Bats could hold secret to long life — and other health news you may have missed
It’s been a busy week in health news — from saying goodbye to COVID public health and mpox global health emergencies to ushering in a new era of over-the-counter birth control pills.
But that’s not all that happened in the wellness space. Here’s what else you might have missed from Yahoo News partners.
Study says bats could hold the key to fighting inflammatory diseases and aging
In a study published on Thursday, researchers identified a protein carried by bats that could explain their long lives and imperviousness to certain viruses — with possible “therapeutic potential” for humans.
Bats have “exceptionally long life spans for small mammals” with some surviving up to 40 years, the Telegraph reported, and they can live with viruses that would otherwise be harmful to humans, such as SARS, Ebola and Zika.
A team of scientists in Singapore and China said this is thanks to a modified version of a protein called “bat ASC2,” which suppresses the inflammatory response in bats. When researchers genetically modified mice to carry the protein, the mice demonstrated the same inflammatory defenses as bats. Human cells tested in a lab setting became more resilient too.
Lin-Fa Wang, who led the study, told the Telegraph that bat ASC2 could hold the key to longevity and reduced mortality from viruses in humans as well.
“It may not be the only factor, as biology is never as simple as one molecule or one pathway. But the overall dampening of inflammation most likely plays a role in health aging in bats,” Wang said.
New blood donation rules allow more gay men to give in U.S.
Under new guidelines finalized by the Food and Drug Administration on Thursday, gay and bisexual men in monogamous relationships are now able to donate blood without abstaining from sex, the Associated Press reported. The FDA announced plans for the change in January, and the new approach will be implemented by blood banks starting this week.
It’s the latest of several blood donation restrictions on gay and bisexual men that have been rolled back in the last few years. In 2015, the FDA dropped a lifetime ban on donations and replaced it with a one-year abstinence requirement before giving blood. In 2020, that one-year requirement was shortened to three months.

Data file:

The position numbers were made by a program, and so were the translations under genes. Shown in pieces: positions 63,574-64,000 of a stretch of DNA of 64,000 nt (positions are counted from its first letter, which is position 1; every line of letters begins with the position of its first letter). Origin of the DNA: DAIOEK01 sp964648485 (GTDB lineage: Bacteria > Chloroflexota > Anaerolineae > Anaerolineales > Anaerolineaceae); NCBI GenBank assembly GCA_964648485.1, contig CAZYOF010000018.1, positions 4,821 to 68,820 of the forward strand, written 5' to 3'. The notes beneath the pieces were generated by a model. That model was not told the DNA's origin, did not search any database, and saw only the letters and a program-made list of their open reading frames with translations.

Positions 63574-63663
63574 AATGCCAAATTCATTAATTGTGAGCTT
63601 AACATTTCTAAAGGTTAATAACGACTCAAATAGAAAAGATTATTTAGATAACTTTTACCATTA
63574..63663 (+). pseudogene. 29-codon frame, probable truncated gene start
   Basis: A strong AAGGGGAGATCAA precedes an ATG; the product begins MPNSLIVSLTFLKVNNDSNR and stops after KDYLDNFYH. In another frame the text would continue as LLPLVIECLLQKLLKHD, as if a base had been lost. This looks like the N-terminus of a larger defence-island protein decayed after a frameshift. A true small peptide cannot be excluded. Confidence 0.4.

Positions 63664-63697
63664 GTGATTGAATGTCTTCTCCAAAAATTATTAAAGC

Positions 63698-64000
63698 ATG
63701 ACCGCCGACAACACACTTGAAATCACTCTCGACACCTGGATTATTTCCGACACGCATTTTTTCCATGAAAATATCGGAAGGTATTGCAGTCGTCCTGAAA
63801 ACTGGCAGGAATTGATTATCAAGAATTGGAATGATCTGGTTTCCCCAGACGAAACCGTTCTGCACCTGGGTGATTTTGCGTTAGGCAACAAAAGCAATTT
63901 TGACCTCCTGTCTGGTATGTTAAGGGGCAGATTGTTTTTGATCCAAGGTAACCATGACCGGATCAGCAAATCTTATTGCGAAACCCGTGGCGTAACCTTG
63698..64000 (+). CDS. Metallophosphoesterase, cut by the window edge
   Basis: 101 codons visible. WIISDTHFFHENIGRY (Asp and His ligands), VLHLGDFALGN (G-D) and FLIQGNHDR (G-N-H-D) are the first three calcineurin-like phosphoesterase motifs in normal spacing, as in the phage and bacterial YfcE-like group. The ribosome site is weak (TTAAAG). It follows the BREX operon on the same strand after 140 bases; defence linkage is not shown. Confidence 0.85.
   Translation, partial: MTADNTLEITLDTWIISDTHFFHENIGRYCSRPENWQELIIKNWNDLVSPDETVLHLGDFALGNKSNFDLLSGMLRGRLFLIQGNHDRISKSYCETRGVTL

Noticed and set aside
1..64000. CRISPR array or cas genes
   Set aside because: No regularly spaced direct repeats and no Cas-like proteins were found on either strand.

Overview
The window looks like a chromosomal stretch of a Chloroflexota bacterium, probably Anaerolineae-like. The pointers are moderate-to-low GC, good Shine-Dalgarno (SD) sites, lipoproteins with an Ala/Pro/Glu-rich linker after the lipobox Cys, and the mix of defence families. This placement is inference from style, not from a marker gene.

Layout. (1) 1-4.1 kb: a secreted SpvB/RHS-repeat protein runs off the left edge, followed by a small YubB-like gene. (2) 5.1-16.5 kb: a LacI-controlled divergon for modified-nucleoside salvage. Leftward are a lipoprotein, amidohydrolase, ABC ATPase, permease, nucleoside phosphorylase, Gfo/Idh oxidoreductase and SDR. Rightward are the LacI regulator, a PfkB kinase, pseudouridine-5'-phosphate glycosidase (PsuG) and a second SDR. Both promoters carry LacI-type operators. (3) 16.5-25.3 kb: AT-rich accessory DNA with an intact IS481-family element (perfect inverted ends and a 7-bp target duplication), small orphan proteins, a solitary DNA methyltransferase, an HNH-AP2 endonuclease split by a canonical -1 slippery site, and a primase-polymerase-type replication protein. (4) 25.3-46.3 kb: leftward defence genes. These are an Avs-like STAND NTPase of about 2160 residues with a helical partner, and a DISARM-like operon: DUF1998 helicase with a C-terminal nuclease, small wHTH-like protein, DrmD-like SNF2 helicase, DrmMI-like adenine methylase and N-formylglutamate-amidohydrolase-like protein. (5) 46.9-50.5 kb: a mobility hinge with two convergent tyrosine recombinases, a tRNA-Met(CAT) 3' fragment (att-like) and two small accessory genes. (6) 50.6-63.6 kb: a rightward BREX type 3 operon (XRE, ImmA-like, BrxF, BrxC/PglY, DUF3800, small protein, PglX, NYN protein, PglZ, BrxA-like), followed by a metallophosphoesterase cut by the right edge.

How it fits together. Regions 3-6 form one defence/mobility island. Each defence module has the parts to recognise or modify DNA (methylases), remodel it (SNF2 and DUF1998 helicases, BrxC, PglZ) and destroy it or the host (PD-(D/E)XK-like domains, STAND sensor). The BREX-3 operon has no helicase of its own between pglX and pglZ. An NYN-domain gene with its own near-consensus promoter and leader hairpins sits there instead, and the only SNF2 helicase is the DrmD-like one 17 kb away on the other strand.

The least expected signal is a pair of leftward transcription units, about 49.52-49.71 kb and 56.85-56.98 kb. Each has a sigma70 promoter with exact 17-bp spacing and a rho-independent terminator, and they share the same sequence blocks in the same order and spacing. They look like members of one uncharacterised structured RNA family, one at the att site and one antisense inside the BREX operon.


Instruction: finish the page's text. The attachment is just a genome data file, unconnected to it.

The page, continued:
Instead of a blanket ban, all potential donors will now be screened with a new questionnaire evaluating their risks for HIV. “Potential donors who report having anal sex with new partners in the last three months will be barred from giving until a later date,” the Associated Press said.
First-time guidance issued for teens and social media
On Tuesday, the American Psychological Association (APA) issued its first advisory aimed at parents, teachers, technology companies and others on guiding teens’ social media use, Fox News reported.
The Health Advisory on Social Media Use in Adolescence includes a number of recommendations, such as establishing “social media limits and boundaries,” giving teens training in “social media literacy” and reducing adolescents’ risk of exposure to “illegal or psychologically maladaptive behavior” on social media that could lead to self-harm. For children ages 10 to 14, the APA’s advisory recommends that adults review their children’s social media and offer ongoing discussion and coaching about the content.
“Help your child understand people are selective about sharing only what they want you to see online, giving a curated view of their lives and appearance,” APA’s chief science officer, Mitch Prinstein, said in a Q&A on the organization’s website.
Prinstein said about half of teens report at least one sign of problematic social media use, with warning signs including “being unable to stop even when they want to, lying in order to continue using social media and failing to keep up with daily routines, schoolwork or relationships,” Fox News said.
Artificial intelligence could lead to faster, more accurate heart attack diagnosis
A study published on Thursday suggests that an algorithm developed using artificial intelligence (AI) could provide faster, more accurate heart attack diagnoses.
Researchers at the University of Edinburgh found that compared to current testing methods, an “algorithm called CoDE-ACS was able to rule out a heart attack in more than double the number of patients, with an accuracy of 99.6%,” the Independent reported.
The algorithm was developed using data from 10,038 patients in Scotland who presented with a suspected heart attack. Using patient information such as age, sex, medical history and troponin levels, it produced a probability score of 0 to 100 to predict whether the individual had had a heart attack.
Experts say the ability to rule out heart attacks faster could relieve pressure on emergency departments and reduce hospital admissions by singling out patients whose pain is due to a heart attack from those whose symptoms are caused by something less serious.